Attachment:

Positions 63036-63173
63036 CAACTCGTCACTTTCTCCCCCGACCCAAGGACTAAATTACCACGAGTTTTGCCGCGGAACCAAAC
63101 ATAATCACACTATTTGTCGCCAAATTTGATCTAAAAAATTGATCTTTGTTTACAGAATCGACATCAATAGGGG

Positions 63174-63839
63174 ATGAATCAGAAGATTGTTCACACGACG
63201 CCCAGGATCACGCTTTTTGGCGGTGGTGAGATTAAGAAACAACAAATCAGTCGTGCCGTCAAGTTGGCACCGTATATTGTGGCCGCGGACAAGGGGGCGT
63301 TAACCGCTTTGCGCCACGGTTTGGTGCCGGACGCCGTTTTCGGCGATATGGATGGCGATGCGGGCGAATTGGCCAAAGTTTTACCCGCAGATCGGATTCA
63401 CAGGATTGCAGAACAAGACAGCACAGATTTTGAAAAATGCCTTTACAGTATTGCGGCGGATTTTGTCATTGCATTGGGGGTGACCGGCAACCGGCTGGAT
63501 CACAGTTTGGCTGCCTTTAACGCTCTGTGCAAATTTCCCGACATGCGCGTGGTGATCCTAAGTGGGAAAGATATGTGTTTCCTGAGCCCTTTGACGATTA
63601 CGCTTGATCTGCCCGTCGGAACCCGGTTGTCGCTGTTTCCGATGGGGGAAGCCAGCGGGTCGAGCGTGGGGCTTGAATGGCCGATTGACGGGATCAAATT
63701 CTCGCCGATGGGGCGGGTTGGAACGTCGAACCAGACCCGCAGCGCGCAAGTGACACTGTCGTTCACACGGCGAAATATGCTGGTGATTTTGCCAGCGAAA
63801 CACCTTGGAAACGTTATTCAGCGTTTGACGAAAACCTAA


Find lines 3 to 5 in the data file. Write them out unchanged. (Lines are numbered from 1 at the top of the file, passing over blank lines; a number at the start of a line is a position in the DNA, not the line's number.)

63101 ATAATCACACTATTTGTCGCCAAATTTGATCTAAAAAATTGATCTTTGTTTACAGAATCGACATCAATAGGGG

Positions 63174-63839
63174 ATGAATCAGAAGATTGTTCACACGACG